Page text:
Better Call Saul: Art of the Montage

Like Breaking Bad before it (but better in almost every way – fight me), Better Call Saul loves an out-of-context cold open, a seemingly inconsequential detail or character beat which will come around in a few episodes or seasons, and a long montage. In fact, like this groundbreaker before it, Better Call Saul brings us … Continue reading

Legends of Television

Legends of Tomorrow is one of the most absurd, progressive, genre-bending shows going. In addition to pop-culture referential, anti-Nazi, time traveling fun, it gives us the emotional tools of the dozen therapy appointments we can’t afford or actively avoid. (As does Elementary with different tools . . . but that’s another blog post.)  We might want … Continue reading

Elementary – Using Direction to Elevate the Procedural

I wrote recently about The X-Files being restored, and why some procedural (or ‘procedural adjacent’) shows are more equal than others. While Elementary isn’t in the pantheon of Prestige Shows such as copycat-spawning LOST, groundbreaking The Sopranos, or even genre-and-plot-soaked cult fun of Dollhouse, I argue it sets itself apart from most current TV procedurals … Continue reading

The X-Files: Preserving One of TV’s Biggest Procedurals

Recently The X-Files has been remastered in HD and with the potential of 4k, which involved ingesting and preserving hundreds of hours of footage, changing aspect ratios, and more. A fascinating peek into the technical aspects is here, but I want to focus on why The X-Files of all the network procedurals. Sure, genre classification … Continue reading

Game of Comparison

It’s been over 24 hours, so we have at least 24,000 thinkpieces about Game of Thrones finale / final season’s compressed narrative, character inconsistencies, political absurdities and lack thereof, etc. Your mileage may vary, but I say season eight had 2.5 Great/Good Episodes out of six. Much of the Great exists despite the compressed timeline, … Continue reading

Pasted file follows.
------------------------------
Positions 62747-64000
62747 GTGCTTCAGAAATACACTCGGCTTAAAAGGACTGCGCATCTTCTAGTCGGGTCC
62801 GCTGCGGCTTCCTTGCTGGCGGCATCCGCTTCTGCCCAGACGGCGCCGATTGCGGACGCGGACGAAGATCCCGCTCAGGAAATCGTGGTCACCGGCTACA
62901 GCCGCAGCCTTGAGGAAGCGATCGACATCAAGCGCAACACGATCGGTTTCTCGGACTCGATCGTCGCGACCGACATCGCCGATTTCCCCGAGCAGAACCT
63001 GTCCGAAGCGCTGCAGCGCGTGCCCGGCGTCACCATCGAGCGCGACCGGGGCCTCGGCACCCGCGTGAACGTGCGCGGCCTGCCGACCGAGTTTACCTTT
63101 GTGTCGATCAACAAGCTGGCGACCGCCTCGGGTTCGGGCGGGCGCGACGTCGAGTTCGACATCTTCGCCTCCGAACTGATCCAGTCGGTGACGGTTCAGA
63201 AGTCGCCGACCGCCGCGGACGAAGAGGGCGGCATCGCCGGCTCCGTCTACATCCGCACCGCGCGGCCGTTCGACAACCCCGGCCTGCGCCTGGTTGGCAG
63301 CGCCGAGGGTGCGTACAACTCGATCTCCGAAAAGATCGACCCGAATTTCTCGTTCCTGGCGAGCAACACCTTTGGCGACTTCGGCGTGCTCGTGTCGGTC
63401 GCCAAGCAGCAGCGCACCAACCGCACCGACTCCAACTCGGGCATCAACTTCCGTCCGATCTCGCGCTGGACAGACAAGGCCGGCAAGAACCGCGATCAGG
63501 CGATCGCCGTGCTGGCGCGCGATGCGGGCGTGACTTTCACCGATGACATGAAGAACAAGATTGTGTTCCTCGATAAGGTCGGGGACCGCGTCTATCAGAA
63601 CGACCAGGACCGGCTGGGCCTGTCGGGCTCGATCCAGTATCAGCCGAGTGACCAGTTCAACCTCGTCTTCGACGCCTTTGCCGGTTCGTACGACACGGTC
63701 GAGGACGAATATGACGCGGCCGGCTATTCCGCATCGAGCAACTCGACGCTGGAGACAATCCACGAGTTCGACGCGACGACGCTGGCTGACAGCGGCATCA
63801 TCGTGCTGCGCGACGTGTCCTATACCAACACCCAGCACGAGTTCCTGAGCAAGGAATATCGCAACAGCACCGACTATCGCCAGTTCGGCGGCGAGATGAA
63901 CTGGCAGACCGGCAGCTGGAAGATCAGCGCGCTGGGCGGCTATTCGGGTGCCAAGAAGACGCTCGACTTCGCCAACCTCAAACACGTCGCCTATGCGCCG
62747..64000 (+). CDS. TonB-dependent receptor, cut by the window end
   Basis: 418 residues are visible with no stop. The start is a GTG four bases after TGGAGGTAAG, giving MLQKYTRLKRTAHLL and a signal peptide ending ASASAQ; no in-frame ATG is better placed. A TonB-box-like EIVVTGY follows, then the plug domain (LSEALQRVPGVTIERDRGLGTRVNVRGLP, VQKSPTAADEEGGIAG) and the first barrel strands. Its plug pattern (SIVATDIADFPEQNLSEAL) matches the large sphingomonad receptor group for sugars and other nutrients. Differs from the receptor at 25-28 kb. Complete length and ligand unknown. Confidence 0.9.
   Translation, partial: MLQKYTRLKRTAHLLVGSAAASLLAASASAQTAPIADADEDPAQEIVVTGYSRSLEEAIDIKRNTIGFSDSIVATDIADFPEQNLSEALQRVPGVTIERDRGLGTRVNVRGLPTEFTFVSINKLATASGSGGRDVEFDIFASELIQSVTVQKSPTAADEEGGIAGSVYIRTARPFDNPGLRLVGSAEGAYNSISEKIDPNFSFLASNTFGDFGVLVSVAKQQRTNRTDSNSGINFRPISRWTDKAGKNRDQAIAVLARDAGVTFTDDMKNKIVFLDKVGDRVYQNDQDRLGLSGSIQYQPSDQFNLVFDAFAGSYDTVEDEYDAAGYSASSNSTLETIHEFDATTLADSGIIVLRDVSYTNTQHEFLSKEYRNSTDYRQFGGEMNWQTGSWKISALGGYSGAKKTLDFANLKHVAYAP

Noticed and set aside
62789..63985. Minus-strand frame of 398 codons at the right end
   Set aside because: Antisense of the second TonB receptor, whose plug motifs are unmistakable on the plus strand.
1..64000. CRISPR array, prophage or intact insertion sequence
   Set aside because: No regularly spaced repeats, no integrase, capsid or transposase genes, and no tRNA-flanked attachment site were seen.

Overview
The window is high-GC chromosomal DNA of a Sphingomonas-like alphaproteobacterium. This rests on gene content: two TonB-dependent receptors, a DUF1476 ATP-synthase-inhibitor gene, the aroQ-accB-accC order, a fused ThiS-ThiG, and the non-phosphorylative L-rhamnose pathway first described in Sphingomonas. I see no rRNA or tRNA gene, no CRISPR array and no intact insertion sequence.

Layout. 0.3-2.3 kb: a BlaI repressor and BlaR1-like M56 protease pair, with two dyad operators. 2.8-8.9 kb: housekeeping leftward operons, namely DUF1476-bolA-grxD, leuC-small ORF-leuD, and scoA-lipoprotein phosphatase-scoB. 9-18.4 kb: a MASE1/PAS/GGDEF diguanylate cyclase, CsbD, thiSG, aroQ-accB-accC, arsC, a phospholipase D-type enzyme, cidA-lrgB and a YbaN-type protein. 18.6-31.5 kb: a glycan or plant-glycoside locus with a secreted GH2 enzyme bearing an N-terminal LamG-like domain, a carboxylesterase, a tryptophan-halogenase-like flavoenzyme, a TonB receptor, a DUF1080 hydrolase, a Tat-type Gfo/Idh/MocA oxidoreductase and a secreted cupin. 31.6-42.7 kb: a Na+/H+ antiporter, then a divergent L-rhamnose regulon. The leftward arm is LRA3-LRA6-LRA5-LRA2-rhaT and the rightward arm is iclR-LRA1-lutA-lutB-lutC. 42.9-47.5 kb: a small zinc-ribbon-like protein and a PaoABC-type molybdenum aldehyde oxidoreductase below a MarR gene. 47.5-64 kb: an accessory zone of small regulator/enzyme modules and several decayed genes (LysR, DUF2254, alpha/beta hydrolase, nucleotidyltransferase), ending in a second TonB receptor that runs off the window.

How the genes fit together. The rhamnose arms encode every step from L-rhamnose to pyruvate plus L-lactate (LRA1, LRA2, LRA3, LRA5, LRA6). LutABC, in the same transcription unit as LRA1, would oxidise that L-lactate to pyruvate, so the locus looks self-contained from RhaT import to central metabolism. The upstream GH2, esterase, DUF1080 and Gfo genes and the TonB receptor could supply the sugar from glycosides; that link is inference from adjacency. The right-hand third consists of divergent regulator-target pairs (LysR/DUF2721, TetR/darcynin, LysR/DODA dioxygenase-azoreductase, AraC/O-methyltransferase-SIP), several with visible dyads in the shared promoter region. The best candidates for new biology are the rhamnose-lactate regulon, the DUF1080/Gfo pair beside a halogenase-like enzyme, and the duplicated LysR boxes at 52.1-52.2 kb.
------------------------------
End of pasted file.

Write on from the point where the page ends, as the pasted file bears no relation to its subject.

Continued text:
Doctor Who “Resolution” Shot Study – Crossing the Line

A month ago I was on a feature film shoot, ready to go into a take. The 1AD had called turnover, everything was slated, and the DOP jumped up, startling everyone, waving his arms. “Wait! Is this a line cross!?” They don’t always wait until quite so last-second, but a line cross is a DOP … Continue reading

Shot Study – Doctor Who “The Woman Who Fell To Earth”

The first episode of the 11th season of NuWho has Very Big Expectations. It has to stand up to many recent introductions of The Doctor and/or companions, some of which arguably rank among the best episodes the show has done. It has to act as a pilot of sorts, because even though we know this … Continue reading

Use of Framing to Visualise Characters’ Thoughts and Feelings in Halt and Catch Fire

Halt and Catch Fire is never afraid to go for broke with its direction. While sometimes (especially in Season 1) this leans too hard into melodrama or Dutch tilts, overall, the direction makes any given episode stand out. (To read a fantastic piece on the show’s use of colour, in the episode after the one … Continue reading

Everything Sucks! is kinda adorable, actually.

It may sound like damning with faint praise, but the best adjective for this show is adorable. The young cast is adorable (and talented), the plots about innocent young love are adorable (and properly teenage-awkward), the set dressing is adorable (though its period budget is obviously less than, say, Halt and Catch Fire), you get … Continue reading

Glitch: Pilot

This is the first in a series of pilot analysis, where I review how the pilot works as such. Eventually if there’s enough interest I may pick up a whole series. First up is Glitch. A good pilot establishes; that’s almost its only job. It establishes the main story, the setting, characters, the look and … Continue reading